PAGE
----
Monday, 7 February 2011

Theology for ordinary people

I've blogged in the past about the accessibility of academic theology (those posts are tagged with 'Bad Writing' if you want to check them out or revisit them), and it's a topic I keep returning to. In the past, I've always taken the side of accessibility over obscurity, but I'm starting to think that it's a bit more complicated than that (isn't it always?) I'm planning to blog some thoughts from Iris Murdoch and from Hegel over the next couple of weeks, but thought I'd start off by pointing you in the direction of a few online things I've read recently that have got me thinking again.

First, a lovely post from Maggi Dawn, talking about why she thinks it's worth doing theology in public, arguing that it's as much about theology's need to remain connected as it is about everyone else's need to do theology:
'Nothing stands still, and if theology is to remain alive it needs to remain in the public sphere, not locked away in a museum. Theology is much more interesting done in a broad context; it saves it from the angels-on-a-pinhead stuff, and from disappearing down rabbit holes that are really not that important. But what I fear to some extent is that Christian theology is becoming more and more privatised, and the gap between those who are totally inside it and totally alienated from it is widening. And we really shouldn’t let that happen.'
Second, an article in the Guardian by Nick Cohen, arguing that the arts need to get better at communicating if they want to persuade the public that it's worth fighting to save them from the cuts. He makes some important points, but I think he's also way harsh:
'For all the leftish positioning of "transgressive" academics they have been naive to the point of stupidity about the right. They assumed that Conservatives did not mean what they said and would not take money from institutions which have gone out of their way to alienate the intellectually curious. People write well when they have something say. The willingness of too many academics to write badly has told their fellow citizens that they are not worth listening to or fighting for.'
So there are some anti-difficult writing thoughts. I'm going to blog some about the other side of the argument, but I'll leave you with a point made by one of the reviewers who recently rejected an article I wrote in which I critiqued Judith Butler for her obscurity: they pointed out that, for all that everyone talks about how difficult she is, she has changed the world: lots of her ideas are just taken for granted now by people who think about and read about and blog about and live in gay or queer culture; her discussion of the social construction of gender has been so influential that even right wing conservative fundamentalist Christians are starting to use it to argue that gayness is a social construction and therefore curable. And if they can get their heads round Judith, well...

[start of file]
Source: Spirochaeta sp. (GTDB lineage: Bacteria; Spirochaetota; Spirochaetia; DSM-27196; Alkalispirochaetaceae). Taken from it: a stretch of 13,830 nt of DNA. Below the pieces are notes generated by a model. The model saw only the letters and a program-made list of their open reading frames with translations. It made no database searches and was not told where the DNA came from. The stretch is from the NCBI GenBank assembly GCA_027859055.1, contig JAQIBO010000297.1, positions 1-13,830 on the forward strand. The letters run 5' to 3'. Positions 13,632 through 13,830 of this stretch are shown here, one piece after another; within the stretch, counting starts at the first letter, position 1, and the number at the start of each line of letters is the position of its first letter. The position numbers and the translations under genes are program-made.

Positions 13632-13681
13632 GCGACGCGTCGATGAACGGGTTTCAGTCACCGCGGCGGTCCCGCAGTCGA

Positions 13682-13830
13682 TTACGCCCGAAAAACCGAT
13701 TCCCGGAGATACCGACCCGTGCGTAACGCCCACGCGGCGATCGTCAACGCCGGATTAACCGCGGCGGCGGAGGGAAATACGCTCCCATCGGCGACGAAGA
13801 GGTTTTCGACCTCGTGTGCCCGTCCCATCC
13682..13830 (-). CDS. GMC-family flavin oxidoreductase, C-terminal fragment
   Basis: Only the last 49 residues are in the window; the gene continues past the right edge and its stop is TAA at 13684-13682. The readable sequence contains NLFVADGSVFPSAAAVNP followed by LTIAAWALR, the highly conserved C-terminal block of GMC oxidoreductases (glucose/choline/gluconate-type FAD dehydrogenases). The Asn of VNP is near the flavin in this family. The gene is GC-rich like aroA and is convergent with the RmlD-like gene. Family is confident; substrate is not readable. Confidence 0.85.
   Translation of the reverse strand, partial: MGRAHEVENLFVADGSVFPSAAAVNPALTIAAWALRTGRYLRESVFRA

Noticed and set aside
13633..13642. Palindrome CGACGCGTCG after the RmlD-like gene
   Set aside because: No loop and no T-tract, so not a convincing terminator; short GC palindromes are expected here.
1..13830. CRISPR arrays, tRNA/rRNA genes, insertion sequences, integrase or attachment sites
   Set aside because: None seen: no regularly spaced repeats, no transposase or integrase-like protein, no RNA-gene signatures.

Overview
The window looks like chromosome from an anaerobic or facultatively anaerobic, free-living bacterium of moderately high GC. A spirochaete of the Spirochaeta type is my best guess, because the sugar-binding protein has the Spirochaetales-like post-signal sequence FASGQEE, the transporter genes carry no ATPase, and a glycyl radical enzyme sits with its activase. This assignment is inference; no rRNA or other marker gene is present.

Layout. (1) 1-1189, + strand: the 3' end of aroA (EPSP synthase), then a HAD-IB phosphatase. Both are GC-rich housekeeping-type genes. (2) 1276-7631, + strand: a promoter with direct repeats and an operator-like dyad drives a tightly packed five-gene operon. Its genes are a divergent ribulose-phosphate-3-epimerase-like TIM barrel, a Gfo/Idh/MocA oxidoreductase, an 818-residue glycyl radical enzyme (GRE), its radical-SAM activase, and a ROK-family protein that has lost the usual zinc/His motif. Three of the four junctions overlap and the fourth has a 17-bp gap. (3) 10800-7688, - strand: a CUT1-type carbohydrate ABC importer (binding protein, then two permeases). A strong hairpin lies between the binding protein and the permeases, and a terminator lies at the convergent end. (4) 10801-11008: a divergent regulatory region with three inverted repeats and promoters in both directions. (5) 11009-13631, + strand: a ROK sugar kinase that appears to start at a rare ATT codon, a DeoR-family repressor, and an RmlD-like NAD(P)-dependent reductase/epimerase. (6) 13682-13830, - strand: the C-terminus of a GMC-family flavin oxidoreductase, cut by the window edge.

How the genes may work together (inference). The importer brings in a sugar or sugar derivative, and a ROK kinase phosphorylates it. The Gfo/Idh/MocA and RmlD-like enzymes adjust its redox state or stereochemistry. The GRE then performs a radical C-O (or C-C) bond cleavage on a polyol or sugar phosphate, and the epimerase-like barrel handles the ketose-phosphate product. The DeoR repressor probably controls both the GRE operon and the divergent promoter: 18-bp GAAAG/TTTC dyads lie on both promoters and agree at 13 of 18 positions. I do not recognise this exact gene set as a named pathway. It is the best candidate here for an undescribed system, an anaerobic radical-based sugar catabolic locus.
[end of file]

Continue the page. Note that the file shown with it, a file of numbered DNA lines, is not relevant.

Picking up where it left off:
Photo credit: voyageAnatolia


Anonymous said...

I agree with you on bad writing in academia. So a personal question: who are you favorite theologians who write clearly?


Marika said...

Perhaps tellingly, a lot of the theologians I have loved for their clear expositions are also theologians I am now bored of or frustrated by because I find them too simplistic. I have, at various points in my love, loved C S Lewis, Francis Schaeffer, Tom Wright, and Roger Forster; but I find them all pretty limited now, or just plain wrong.

I feel like it's almost a question of genre, actually: most patristic writers and contemporary patristic theologians are easy to read; most contemporary theologians dealing with continental philosophy (i.e. the people I read all the time for my PhD) are not. At the moment, my top easy-to-read theologians are G K Chesterton and Robert Farrar Capon, neither of whom are academic theologians. Tricky, you see? The people who are easy to read aren't always very interesting...